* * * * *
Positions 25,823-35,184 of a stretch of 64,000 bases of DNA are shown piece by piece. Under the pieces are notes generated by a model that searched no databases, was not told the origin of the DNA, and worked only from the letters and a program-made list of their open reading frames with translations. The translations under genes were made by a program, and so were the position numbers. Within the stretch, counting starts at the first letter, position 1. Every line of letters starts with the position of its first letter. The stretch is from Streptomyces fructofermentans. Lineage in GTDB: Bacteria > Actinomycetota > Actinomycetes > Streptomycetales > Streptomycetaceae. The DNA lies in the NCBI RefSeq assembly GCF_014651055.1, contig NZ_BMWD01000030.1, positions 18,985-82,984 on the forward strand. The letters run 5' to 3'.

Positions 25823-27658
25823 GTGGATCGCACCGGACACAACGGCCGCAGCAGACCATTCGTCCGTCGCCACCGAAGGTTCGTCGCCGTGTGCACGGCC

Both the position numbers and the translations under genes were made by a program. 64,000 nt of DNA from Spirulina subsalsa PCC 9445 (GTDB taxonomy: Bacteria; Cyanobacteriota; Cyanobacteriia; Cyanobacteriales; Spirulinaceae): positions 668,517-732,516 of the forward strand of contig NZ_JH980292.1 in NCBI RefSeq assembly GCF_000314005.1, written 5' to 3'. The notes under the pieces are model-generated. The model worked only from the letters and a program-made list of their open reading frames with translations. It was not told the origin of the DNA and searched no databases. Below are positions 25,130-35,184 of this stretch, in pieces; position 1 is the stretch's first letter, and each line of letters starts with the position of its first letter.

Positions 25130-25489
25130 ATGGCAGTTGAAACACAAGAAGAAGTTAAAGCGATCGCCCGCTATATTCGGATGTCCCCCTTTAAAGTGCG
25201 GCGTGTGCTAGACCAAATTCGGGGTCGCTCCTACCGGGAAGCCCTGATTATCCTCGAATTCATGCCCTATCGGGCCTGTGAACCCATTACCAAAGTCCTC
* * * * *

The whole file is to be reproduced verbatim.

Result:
Positions 25,823-35,184 of a stretch of 64,000 bases of DNA are shown piece by piece. Under the pieces are notes generated by a model that searched no databases, was not told the origin of the DNA, and worked only from the letters and a program-made list of their open reading frames with translations. The translations under genes were made by a program, and so were the position numbers. Within the stretch, counting starts at the first letter, position 1. Every line of letters starts with the position of its first letter. The stretch is from Streptomyces fructofermentans. Lineage in GTDB: Bacteria > Actinomycetota > Actinomycetes > Streptomycetales > Streptomycetaceae. The DNA lies in the NCBI RefSeq assembly GCF_014651055.1, contig NZ_BMWD01000030.1, positions 18,985-82,984 on the forward strand. The letters run 5' to 3'.

Positions 25823-27658
25823 GTGGATCGCACCGGACACAACGGCCGCAGCAGACCATTCGTCCGTCGCCACCGAAGGTTCGTCGCCGTGTGCACGGCC

Both the position numbers and the translations under genes were made by a program. 64,000 nt of DNA from Spirulina subsalsa PCC 9445 (GTDB taxonomy: Bacteria; Cyanobacteriota; Cyanobacteriia; Cyanobacteriales; Spirulinaceae): positions 668,517-732,516 of the forward strand of contig NZ_JH980292.1 in NCBI RefSeq assembly GCF_000314005.1, written 5' to 3'. The notes under the pieces are model-generated. The model worked only from the letters and a program-made list of their open reading frames with translations. It was not told the origin of the DNA and searched no databases. Below are positions 25,130-35,184 of this stretch, in pieces; position 1 is the stretch's first letter, and each line of letters starts with the position of its first letter.

Positions 25130-25489
25130 ATGGCAGTTGAAACACAAGAAGAAGTTAAAGCGATCGCCCGCTATATTCGGATGTCCCCCTTTAAAGTGCG
25201 GCGTGTGCTAGACCAAATTCGGGGTCGCTCCTACCGGGAAGCCCTGATTATCCTCGAATTCATGCCCTATCGGGCCTGTGAACCCATTACCAAAGTCCTC